INSIDE THE ROCK AND ROLL HALL OF FAME AND MUSEUM BY I.M. PEI
Today, we are talking about one of the most unconventional architects and designers of the 20th-century: the late I.M. Pei and the realization of peculiar buildings that still carry the architect’s signature style. The Rock and Roll Hall of Fame and Museum (Cleveland, USA) is an ode to the music and the material representation of rock and roll music, just the way he envisioned it. As an exponent of the modernism and strict follower of its values of simplicity and geometry, his buildings were always considered too unconventional and he wasn’t exempted from receiving critics, despite the fact that later in time the same building would have been celebrated with ardor for their own stylistic manifestation. A forward-looking personality that was imprinted forever in his building – too eccentric for their period but, right now, they are the visible legacy of a great architect. Do you want to know more about THE ROCK AND ROLL HALL OF FAME AND MUSEUM BY I.M. PEI? Keep reading!
ABOUT I.M. PEI
Born in China in 1917, he emigrated to the United States to study at the Massachusetts Institute of Technology and later joined the Harvard Graduate School of Design. It was during this period that he started to research Le Corbusier and became friends of the Bauhaus architects Walter Gropius and Marcel Breuer: their influences will be a permanent fixture of his style. After a stint as an advisor on the most effective way on how to bomb building for the National Defense Resource Council during the II WW – where he put his knowledge at work – he started to attract fame with the realization of the John F. Kennedy Presidential Library and Museum, when he was chosen despite his being practically unknown. Since then, I.M. Pei has become the go-to choice for the realization of civic centers and cultural institutions for his illuminated way of reshaping architecture. As the of the 1983 Pritzker Prize noted: “He has refused to limit himself to a narrow range of architectural problems. His versatility and skill in the use of materials approach the level of poetry”.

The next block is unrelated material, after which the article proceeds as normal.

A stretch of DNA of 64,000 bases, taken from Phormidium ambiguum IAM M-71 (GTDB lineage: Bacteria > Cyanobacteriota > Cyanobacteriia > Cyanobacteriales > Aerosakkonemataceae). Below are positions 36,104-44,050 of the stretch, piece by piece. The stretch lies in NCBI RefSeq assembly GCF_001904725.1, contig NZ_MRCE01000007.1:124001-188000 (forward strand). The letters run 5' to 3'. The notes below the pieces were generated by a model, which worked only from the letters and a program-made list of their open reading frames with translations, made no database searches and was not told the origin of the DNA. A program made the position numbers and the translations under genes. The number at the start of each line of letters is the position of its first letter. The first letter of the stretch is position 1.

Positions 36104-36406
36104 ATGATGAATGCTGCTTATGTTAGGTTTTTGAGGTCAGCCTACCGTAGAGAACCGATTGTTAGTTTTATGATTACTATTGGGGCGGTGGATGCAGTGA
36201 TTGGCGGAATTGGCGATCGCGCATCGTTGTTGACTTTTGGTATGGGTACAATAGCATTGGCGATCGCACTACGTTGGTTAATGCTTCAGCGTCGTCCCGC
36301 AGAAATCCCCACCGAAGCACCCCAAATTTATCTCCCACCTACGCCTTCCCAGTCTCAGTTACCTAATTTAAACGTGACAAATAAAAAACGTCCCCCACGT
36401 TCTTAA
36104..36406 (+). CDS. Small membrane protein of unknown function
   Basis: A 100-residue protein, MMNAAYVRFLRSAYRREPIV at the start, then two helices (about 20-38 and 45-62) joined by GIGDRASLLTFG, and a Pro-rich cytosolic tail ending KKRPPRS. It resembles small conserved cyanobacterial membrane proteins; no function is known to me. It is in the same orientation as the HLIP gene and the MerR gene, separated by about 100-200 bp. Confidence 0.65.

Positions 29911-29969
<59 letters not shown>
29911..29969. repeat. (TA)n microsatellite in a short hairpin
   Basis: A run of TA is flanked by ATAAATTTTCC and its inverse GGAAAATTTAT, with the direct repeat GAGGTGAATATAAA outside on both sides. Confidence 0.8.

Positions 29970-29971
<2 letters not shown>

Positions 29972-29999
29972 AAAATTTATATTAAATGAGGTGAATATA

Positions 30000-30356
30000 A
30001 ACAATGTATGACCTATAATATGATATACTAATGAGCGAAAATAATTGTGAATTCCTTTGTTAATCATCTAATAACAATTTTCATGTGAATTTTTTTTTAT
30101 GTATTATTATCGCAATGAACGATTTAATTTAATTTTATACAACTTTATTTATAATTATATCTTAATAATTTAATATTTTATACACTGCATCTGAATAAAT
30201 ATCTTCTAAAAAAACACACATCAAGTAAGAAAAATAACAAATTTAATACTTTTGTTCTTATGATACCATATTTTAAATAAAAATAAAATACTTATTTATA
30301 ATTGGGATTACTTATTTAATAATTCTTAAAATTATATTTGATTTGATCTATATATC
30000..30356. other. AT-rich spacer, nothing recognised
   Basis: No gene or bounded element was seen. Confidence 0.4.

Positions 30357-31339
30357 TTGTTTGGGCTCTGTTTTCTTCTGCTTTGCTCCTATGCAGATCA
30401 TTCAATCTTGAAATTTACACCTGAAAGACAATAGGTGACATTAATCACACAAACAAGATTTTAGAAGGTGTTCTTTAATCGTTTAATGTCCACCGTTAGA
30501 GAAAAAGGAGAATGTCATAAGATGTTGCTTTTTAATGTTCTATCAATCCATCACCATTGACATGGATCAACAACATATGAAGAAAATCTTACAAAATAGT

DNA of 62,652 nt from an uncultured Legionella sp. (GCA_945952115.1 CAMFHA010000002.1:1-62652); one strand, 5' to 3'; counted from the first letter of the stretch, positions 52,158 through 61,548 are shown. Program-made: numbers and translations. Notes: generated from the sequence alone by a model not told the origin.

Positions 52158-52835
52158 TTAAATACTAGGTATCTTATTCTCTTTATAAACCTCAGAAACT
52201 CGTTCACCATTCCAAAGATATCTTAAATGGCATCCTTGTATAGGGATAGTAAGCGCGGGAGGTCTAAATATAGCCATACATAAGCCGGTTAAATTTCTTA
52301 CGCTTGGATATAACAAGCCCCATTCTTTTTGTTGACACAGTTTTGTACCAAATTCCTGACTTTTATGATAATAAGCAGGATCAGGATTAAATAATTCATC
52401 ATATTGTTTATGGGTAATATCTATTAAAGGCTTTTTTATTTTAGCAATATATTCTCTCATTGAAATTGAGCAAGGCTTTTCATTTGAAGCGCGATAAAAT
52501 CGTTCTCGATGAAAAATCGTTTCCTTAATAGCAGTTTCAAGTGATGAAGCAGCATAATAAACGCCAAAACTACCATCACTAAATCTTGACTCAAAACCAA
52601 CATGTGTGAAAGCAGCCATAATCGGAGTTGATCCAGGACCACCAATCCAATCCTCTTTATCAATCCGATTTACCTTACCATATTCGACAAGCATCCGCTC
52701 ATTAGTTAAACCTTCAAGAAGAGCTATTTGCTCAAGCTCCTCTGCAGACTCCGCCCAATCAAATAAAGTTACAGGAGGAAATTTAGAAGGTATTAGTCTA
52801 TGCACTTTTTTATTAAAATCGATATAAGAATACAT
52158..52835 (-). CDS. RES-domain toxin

THE ROCK AND ROLL HALL OF FAME AND MUSEUM BY I.M. PEI
As the most unexpected choice – Pei admitted to listening to more classical music and not having much knowledge of rock and roll – the Cleveland project displayed the architect’s versatility and prowess in overcoming obstacles. His fondness for geometric shapes and clean lines is well represented in the Rock and Roll Hall of Fame’s unusual shape, “a bold and new architectural vocabulary” that convey the rock and roll spirit. Just some year earlier Pei became a sensation for putting an extremely modern glass pyramid as the entrance of the Louvre – as a way of modernizing an ill-suited location and improve the visitors’ traffic – and creating a debate about the resulting stylistic contrast with the more classical façade of the adjacent buildings.
The Hall of Fame project – finished in 1995 – saw the combination of simple geometric shapes, built above the Lake Erie, in Cleveland. A 162-foot-tower was chosen as the central supporting system from which twin triangular-shaped glass structures and a circular drum extend from different sides: the result is an exhibition space divided into eight floors of decreasing sizes that attract balconies, stairs, bridges, and escalators that allow visitors to move among the different sections.
White, squared metal panels cover the building façade and create, in this way, a visual continuum, broken only by the glass triangular tents. In front of the building a 65,000-square-foot plaza, made of concrete, resonates with its circular platform, a central floral bed, and a performing stage. In 1998 the building received the Engineering Excellence Award from the New York Association of Consulting Engineers and, in the same year, the Award for Innovative Design and Excellence in Architecture Using Structural Steel from the American Institute of Architects and the American Institute of Steel Construction.
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